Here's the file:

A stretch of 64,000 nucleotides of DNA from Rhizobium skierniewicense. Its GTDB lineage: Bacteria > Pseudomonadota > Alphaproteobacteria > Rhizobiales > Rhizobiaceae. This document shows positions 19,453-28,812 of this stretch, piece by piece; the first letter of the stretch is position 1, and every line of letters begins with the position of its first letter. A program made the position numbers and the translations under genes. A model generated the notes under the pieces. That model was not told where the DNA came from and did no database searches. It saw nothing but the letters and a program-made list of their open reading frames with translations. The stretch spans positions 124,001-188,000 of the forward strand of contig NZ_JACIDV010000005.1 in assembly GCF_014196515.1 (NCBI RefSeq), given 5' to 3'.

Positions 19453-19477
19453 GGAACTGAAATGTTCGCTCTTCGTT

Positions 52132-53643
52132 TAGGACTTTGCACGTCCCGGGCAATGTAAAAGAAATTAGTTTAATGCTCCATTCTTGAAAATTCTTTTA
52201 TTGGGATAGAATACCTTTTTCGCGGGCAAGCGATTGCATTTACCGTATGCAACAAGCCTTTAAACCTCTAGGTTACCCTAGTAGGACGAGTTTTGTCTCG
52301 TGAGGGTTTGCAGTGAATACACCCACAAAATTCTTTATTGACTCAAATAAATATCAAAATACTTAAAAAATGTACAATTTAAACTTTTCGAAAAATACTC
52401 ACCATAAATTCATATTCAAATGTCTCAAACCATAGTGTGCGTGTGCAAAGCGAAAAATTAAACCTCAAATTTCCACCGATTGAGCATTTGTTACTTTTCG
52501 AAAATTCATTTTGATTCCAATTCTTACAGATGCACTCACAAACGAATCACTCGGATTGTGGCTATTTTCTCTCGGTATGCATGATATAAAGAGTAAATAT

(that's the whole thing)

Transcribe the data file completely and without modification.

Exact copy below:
A stretch of 64,000 nucleotides of DNA from Rhizobium skierniewicense. Its GTDB lineage: Bacteria > Pseudomonadota > Alphaproteobacteria > Rhizobiales > Rhizobiaceae. This document shows positions 19,453-28,812 of this stretch, piece by piece; the first letter of the stretch is position 1, and every line of letters begins with the position of its first letter. A program made the position numbers and the translations under genes. A model generated the notes under the pieces. That model was not told where the DNA came from and did no database searches. It saw nothing but the letters and a program-made list of their open reading frames with translations. The stretch spans positions 124,001-188,000 of the forward strand of contig NZ_JACIDV010000005.1 in assembly GCF_014196515.1 (NCBI RefSeq), given 5' to 3'.

Positions 19453-19477
19453 GGAACTGAAATGTTCGCTCTTCGTT

Positions 52132-53643
52132 TAGGACTTTGCACGTCCCGGGCAATGTAAAAGAAATTAGTTTAATGCTCCATTCTTGAAAATTCTTTTA
52201 TTGGGATAGAATACCTTTTTCGCGGGCAAGCGATTGCATTTACCGTATGCAACAAGCCTTTAAACCTCTAGGTTACCCTAGTAGGACGAGTTTTGTCTCG
52301 TGAGGGTTTGCAGTGAATACACCCACAAAATTCTTTATTGACTCAAATAAATATCAAAATACTTAAAAAATGTACAATTTAAACTTTTCGAAAAATACTC
52401 ACCATAAATTCATATTCAAATGTCTCAAACCATAGTGTGCGTGTGCAAAGCGAAAAATTAAACCTCAAATTTCCACCGATTGAGCATTTGTTACTTTTCG
52501 AAAATTCATTTTGATTCCAATTCTTACAGATGCACTCACAAACGAATCACTCGGATTGTGGCTATTTTCTCTCGGTATGCATGATATAAAGAGTAAATAT